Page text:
The latest film by Trainspotting director Danny Boyle has helped Lottery-funded British films "storm" global box offices, the UK Film Council has said.
28 Days Later is set to be a bigger hit in the US than The Full Monty
Boyle's apocalyptic thriller 28 Days Later, with no big-name stars, has taken more than $40m (£25m) at United States box offices over six weeks.
Others are also doing well, including Bend It Like Beckham, which is still in the US box office chart after five months on release.
The UK Film Council, which provides support and funding for film-makers, says the success is proof that a new method of awarding lottery money is working.
28 Days Later, which received £3.2m from the lottery, has become a quiet success in the US after being a cult hit in the UK.
Its US box office total is poised to rise further and overtake hits like The Full Monty, which made $46m, and Gosford Park, with $41m.
It has already overshadowed the takings of films like Billy Elliot, Sexy Beast and Iris.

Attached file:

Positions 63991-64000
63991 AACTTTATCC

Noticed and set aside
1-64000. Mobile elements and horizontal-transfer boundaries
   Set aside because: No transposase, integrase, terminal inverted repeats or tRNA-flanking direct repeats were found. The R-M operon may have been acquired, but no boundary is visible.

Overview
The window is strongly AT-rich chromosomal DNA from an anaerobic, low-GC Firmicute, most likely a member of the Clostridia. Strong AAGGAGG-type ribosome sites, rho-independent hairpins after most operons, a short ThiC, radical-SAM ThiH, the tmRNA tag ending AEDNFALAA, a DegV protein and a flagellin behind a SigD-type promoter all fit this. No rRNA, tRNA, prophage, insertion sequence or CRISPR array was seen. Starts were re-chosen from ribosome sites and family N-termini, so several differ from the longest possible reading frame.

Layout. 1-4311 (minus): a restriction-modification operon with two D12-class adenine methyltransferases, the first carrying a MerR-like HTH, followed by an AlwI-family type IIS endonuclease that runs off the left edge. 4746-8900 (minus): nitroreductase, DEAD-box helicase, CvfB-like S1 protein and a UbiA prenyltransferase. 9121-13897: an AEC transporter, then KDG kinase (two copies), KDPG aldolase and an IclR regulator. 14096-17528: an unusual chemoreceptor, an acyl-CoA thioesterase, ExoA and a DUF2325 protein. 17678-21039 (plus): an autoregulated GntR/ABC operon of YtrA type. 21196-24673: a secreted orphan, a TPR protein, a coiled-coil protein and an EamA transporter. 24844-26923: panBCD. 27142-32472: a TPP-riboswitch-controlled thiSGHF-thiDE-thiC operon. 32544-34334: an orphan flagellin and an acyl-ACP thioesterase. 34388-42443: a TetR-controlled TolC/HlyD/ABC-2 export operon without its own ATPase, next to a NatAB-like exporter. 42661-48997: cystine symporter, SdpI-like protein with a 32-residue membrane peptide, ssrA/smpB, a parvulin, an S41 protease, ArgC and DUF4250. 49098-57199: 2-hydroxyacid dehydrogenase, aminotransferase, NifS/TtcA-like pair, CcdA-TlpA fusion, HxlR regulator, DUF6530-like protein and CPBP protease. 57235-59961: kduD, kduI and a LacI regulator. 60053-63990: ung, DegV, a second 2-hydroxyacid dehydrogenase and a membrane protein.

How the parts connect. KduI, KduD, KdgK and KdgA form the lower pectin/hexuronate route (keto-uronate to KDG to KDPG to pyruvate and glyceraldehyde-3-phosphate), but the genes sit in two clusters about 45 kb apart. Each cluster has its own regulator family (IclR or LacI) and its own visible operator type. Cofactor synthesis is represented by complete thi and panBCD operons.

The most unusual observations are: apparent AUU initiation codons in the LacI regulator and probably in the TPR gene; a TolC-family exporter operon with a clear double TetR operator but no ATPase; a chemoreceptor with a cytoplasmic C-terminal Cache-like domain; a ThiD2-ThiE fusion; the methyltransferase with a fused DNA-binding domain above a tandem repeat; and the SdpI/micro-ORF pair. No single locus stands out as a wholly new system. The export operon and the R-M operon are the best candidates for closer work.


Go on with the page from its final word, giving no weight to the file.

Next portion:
Bend It Like Beckham stars Keira Knightley (left) and Parminder Nagra
Bend It Like Beckham - released in the US in March despite the fact that many Americans do not know who Beckham is - has now earned more than $28m (£17.5m).
"It's encouraging to see that international audiences are flocking to see more UK films this summer," UK Film Council chief executive John Woodward said.
"Our lottery investments in films are not only winning the British film industry some prestigious positions at film festivals around the world but also now doing significant business at the international box office."
The UK Film Council was created in 2000 to take responsibility for the public funding of films - replacing organisations like the Arts Council and the British Film Institute.
The methods of distributing lottery money were changed at that time and a "new wave" of British hits have been made in the last three years, the council says.
Funding decisions are no longer made by committee, with film-makers themselves helping decide which projects are likely to appeal to audiences.
Movies like Mike Bassett: England Manager, Bloody Sunday, The Magdalene Sisters and Anita & Me have also benefited from its funds.